The Best Avantgarde / Experimental Metal - Metal Storm Awards 2017

1.  Ex Eye - Ex Eye 79
2.  Foscor - Les Irreals Visions 59
3.  Bent Knee - Land Animal 46
4.  Lethe - The First Corpse On The Moon 39
5.  Diablo Swing Orchestra - Pacifisticuffs (write-in vote) 30
  Oxbow - Thin Black Duke 30
7.  Pryapisme - Diabolicus Felinae Pandemonium 28
8.  Merkabah (POL) - Million Miles 25
9.  Combat Astronomy - Symmetry Through Collapse 19
10.  Ulver - The Assassination Of Julius Caesar (write-in vote) 16
  Psudoku - Deep Space Psudokument 16
12.  Way To End - Senestre 11
13.  Vulture Industries - Stranger Times (write-in vote) 10
Total votes:

Bent Knee's explosive Land Animal finally puts them on the map. This album is very true to their motto of a band without musical frontiers and they just might be the spiritual reincarnation of The Mars Volta. It's the avant-garde fan's wet dream as it ticks almost every experimental box, incorporating elements of prog, rock, jazz, metal, and pop into a really tight, cohesive sound led by Courtney Swain's soaring and dreamy vocals. Just let yourself be sucked in.

Symmetry Through Collapse may sound nonthreatening when it's stumbling sludgily through time signatures impossible to ascertain, but when those vocals turn to bleak hysteria and the instrumentation turns to whirring razors, Combat Astronomy shows a true hunter's eye. The saxophone is a common toy for bands looking to make the avant-garde short list, but very few of them can make the instrument sound threatening, and with Dalila Kayros's vocals wandering from Diamanda Galás to Runhild Gammelsæter, Symmetry Through Collapse can be a harrowing experience. Naturally, it's one you'll find yourself coming back to.

Ex Eye's debut is quite a menacing blend of jazz, black metal, post-metal, avant-garde, minimalism, and noise in such a way that it sounds thoroughly cohesive and natural. A veritable exercise in soundscape building, atmosphere, groove, aggression, and the blend of all these. Thrilling album, huge sounds.


›› Full review...
Traces of Foscor's black metal past remain evident, whether the band is plowing through blastbeat-driven crescendos or merely wandering through dissonant pastures of dreamy melody that bear striking resemblances to atmoblack textures. Fiar's expressive, adaptable cleans lead Les Irreals Visions through a variety of doom-, post-metal-, progressive-, and heavy metal-inspired tracks that are as aurally distinctive as they are entrancing. Foscor isn't one of those avant-garde bands that switches styles every four seconds and uses every obscure instrument or found object to redefine the concept of music; no, they're a band that asks the question, "How can we deconstruct black metal and play every other kind of metal through it?"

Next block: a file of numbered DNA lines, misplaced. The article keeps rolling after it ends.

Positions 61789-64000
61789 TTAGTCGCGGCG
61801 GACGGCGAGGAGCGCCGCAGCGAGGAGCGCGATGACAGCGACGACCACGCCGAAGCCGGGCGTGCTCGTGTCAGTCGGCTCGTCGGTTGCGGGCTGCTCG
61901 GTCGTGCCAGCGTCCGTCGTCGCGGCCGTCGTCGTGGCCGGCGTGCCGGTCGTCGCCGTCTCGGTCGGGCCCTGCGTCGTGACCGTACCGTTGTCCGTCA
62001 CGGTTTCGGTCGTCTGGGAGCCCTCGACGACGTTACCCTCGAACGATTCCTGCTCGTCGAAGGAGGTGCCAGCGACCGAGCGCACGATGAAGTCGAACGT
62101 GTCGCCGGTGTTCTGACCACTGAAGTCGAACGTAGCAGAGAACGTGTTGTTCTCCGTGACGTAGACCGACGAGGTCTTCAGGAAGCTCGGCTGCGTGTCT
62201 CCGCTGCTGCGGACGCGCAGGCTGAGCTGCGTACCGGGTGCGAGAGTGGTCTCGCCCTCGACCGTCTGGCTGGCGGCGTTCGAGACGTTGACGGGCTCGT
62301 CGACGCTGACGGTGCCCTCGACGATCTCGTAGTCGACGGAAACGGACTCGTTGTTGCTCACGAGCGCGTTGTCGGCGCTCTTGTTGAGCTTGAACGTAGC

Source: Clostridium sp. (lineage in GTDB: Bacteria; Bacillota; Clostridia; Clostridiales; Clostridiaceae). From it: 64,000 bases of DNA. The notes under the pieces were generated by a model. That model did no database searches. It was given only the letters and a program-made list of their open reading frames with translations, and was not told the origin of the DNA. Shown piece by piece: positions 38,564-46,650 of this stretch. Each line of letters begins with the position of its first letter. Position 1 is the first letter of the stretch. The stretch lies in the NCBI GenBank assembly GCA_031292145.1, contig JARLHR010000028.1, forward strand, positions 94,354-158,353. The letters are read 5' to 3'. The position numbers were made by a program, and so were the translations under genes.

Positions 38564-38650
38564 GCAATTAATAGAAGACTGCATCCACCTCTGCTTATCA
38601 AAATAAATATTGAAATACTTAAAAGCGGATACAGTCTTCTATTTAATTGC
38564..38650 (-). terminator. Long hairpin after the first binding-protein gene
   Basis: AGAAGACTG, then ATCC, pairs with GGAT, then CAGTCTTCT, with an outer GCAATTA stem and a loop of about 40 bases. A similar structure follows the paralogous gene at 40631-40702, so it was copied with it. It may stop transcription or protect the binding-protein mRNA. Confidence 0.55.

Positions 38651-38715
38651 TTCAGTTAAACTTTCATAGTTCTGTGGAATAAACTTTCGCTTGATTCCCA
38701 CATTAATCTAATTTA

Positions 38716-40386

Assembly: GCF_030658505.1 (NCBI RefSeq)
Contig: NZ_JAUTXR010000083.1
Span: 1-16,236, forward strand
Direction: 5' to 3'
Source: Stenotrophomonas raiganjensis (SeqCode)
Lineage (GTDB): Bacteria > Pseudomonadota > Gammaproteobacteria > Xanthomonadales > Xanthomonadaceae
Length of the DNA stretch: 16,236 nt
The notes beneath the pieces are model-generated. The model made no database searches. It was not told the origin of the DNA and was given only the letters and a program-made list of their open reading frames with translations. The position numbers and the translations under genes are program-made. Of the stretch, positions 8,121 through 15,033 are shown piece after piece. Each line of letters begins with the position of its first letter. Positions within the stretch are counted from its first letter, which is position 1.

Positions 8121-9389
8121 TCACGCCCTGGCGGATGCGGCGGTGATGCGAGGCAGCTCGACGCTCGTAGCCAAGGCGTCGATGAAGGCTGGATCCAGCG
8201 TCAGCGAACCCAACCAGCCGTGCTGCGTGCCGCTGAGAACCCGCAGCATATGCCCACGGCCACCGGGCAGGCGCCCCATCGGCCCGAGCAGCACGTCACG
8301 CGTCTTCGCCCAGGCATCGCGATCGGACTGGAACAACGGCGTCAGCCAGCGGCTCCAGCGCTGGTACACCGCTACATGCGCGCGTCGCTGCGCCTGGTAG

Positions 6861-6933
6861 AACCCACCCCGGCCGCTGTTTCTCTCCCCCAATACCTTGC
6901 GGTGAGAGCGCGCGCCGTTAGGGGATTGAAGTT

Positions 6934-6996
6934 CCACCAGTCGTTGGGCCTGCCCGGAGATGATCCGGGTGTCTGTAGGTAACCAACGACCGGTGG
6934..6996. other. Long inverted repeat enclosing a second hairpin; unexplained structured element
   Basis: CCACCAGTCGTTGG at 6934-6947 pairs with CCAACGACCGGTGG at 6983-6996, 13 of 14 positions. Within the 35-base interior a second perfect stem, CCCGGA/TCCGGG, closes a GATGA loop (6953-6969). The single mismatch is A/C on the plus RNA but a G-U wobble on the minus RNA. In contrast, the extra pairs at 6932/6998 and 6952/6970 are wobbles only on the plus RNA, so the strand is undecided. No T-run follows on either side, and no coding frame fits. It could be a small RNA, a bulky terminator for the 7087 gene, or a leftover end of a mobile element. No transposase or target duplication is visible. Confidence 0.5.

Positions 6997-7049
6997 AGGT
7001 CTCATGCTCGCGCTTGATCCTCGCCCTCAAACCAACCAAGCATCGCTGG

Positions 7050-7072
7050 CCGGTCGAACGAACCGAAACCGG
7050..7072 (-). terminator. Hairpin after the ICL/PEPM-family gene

Blending ambient, industrial, rap, and other sounds between the bookends of metallic crunch and electronic undercurrent, The First Corpse On The Moon is as surreal and vaguely unnerving as its name and breathtaking cover art suggest. Lethe exists in its own little sphere, quietly wandering from sound to sound, never turning to address the listener, but deeply enraptured in creating something dreamlike. Some parts of the album are calming and some parts are pleasantly bemusing, but don't get too comfortable, because you only have to round another corner to be confronted by something macabre and jarring.

After the success of Moloch, the Polish extreme jazzists have returned with what could very well be their best release to date. Just when we thought that they couldn't get any more intense, Million Miles was presented to us as a reminder that jazz and metal not only go well together, but can also achieve a very dark and oppressive atmosphere. Let the layers of harsh noise, tribal drumming, and crying sax bury you deep under the sea.

Oxbow come back with their first album in ten years, and instead of trying to relive old sounds unaltered, they choose a much more settled-down and controlled sound, giving it an almost elegant sound, yet still manage to make it feel just as odd. That doesn't stop vocalist Eugene Robinson from delivering a passionate, over-the-top, unpredictable performance, giving us an end result that's as dramatic as it is unsettling.

The crazy cat-lovers of Pryapisme are back with their third album (already!). This is actually their most mature work to date, still full of wacky collages of 8-bit and zheul and jazz and avant-garde and metal... all with stellar, more refined songwriting. No doubts about it, this is purrr-fection!

Ever listen to Melt-Banana's Teeny Shiny and say, "I like it, but do you have it in some kind of cyber neon color with math chords and a bluesy twang? And can you get rid of the puppy?" If so, then Psudoku's Deep Space Psudokument is the vocal-light, synth-heavy futurist grindcore prog you've been waiting for, you sick freak. This is the kind of grind that Philip K. Dick would have played if he had survived long enough to see humanity obliterate itself and also knew how to surf.

Senestre doesn't start off too out-of-the-ordinary: the album originates in a recognizable sphere of melodic black metal. With each minute that passes, however, Way To End become more and more unhinged, the tempos flying apart at the seams and riffs spiraling away from conventional phrases while demented shrieks echo across the void. Senestre is a fatuous waltz of atonal chords and diseased opera, with lead guitar work so liquid and kaleidoscopic that it perfectly contradicts the album's two-tone packaging.